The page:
The story of how Ricky McCormick was found dead with two (apparently enciphered) notes in his pocket hit the news a while back, but I hesitated to write it up as a cipher mystery at the time because I didn’t think the media coverage was even remotely reliable. But revisiting the whole affair recently, I found a simply splendid online article courtesy of the River Front Times called “Code Dead” (by Christopher Tritto), which turned my opinion of the whole case right round.
* that McCormick had just travelled back from Florida, from where he had allegedly brought back baseball-sized zip-lock bags of marijuana for Baha Hamdallah, brother of the owner of the gas station where McCormick worked.
* that he was closely associated with some violent (if not actually sociopathic) individuals, such as Gregory Knox
* that the stretch of road his body was found on was used for dumping dead bodies both before and after his death
* that the FBI’s Cryptanalysis and Racketeering Records Unit (CRRU) sat on the two mystifying notes for 12 years before announcing their existence
* that McCormick’s family knew nothing about the notes until they heard them mentioned on the news. (“Now, twelve years later, they come back with this chicken-scratch shit.”)
* McCormick fathered two children with a girl he called “Pretty Baby” before she was 14 (for which he went to prison)
* he experienced chest pains and shortage of breath the week before he died, severe enough for him to check into ER. (Though admittedly he had smoked “at least a pack of cigarettes a day” since he was ten, and typically drank “more than twenty caffeinated beverages a day”).
* McCormick could hardly read or write when he left school. (“The only thing he could write was his name”, and that Ricky “couldn’t spell anything, just scribble.”)
Coincidentally, everyone’s favourite crypto-gal Elonka Dunin lives close to where McCormick’s body was left, and she’s taken an interest in the cipher mystery aspect of the case, even doing a video interview for the River Front Times explaining how monoalphabetic substitution ciphers work (not that that’s what we’re looking at here, *sigh*). But having learnt more about McCormick’s background and situation, she concludes “I don’t think McCormick wrote these notes”, and that “[P]erhaps he was a courier.”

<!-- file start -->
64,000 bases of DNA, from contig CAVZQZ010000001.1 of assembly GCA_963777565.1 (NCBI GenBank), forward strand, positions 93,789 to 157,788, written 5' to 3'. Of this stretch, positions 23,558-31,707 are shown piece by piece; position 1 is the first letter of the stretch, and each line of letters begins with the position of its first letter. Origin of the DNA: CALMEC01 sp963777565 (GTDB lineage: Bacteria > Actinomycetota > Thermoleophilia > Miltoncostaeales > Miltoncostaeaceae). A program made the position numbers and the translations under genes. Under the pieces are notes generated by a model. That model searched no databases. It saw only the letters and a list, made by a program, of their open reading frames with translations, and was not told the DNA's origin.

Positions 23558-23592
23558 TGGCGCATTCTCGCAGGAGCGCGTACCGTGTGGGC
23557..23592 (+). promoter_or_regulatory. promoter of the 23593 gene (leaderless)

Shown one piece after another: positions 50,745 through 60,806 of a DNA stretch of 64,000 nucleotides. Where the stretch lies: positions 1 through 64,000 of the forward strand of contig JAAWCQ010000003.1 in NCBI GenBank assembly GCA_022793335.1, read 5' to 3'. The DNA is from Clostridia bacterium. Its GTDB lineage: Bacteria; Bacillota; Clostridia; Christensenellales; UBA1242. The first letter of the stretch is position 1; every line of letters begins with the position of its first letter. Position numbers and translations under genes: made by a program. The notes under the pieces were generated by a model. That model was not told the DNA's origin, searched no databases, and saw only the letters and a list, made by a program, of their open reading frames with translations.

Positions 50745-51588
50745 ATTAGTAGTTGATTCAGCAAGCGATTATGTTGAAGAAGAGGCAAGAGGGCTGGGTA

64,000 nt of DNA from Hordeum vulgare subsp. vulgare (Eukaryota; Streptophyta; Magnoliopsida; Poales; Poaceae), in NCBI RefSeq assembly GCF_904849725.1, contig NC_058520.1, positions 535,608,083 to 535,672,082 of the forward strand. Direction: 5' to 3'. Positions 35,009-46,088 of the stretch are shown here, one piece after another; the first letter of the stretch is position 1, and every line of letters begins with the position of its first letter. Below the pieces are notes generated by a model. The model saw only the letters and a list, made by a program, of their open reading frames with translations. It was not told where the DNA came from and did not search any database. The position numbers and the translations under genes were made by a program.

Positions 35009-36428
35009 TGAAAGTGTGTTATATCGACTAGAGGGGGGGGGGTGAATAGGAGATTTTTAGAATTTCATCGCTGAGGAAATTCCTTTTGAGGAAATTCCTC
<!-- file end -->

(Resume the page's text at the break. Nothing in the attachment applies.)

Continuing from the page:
(If you haven’t seen the notes before, the two thumbnails below link to decent quality scans of them – well worth opening up in a browser to see what all the fuss is about.)
So, what *are* we looking at here? Well, the Internet (as always) has plenty of commentary to wade through. The CRRU’s Dan Olson points out that “There are many E’s… that could be used as a spacer”: while Elonka notes the plethora of patterns periodically peppering the pages (such as “WLD”, “NCBE”, “SE” etc). There are also lots of bracket pairs (which have somehow led to the suggestion that it may in part be lists) as well as punctuation marks, most notably an apostrophe, which would loosely imply that the word preceding it (“WLD”) may well be a noun.
Olson seems convinced that the writer of the notes was ingenious and calculating, while Elonka too appears to think that they are of a complexity that would have been beyond McCormick’s abilities. Respectfully, I have to disagree: for I suspect that the main key to the notes’ impenetrability lies not in paranoia or secrecy but in a probable explanation for why McCormick failed school (and, conversely, why school failed McCormick) – dyslexia.
To me, this looks a lot like a mixed-up version of:-
* FIRSE PERSON D 71 NCB[E]
* SECND PERSON’S D 74 NCB[E]
* TRD’S PERSON R D 75 NCB[E]
Specifically, I think “NCB” will turn out to be a local address in St Louis (maybe even initials for Clinton Peabody?) – and if that’s right, why would the numbers not be the flat / house numbers of people buying drugs? McCormick preferred moving round at night (like “a vampire”), and he carried and held big bags of marijuana from Orlando for Baha Hamdallah (according to McCormick’s girlfriend), so the suggestion that he might have been some kind of small-time drug runner or dealer probably isn’t totally wild.
I don’t know, though: it’s all just awful. Victorian-era historians saw their job as weaving narratives around Events In History for the moral edification and correct instruction of Society In General, and even many moderns would find it journalistically tempting to take McCormick’s life of denial and ignominious death as launching pads for some glib commentary on a whole set of social macro-epidemics – guns, drugs, poverty, social inequality, education, dyslexia, whatevuh.
But all I’m actually left with is a feeling of deep sadness – that what we’re glimpsing into in these two notes is the life of a poor, illiterate guy who aspired to ride the horse of opportunity, but only ever got dragged behind it.
So, what strikes me most powerfully is that quite unlike other cipher mysteries, I don’t actually want to read what was written on McCormick’s two notes. I understand people often feel a deep-seated need for closure, but does any kind of (capital-j) Justice have the power to right the wrongs of these slow-motion train-wrecks?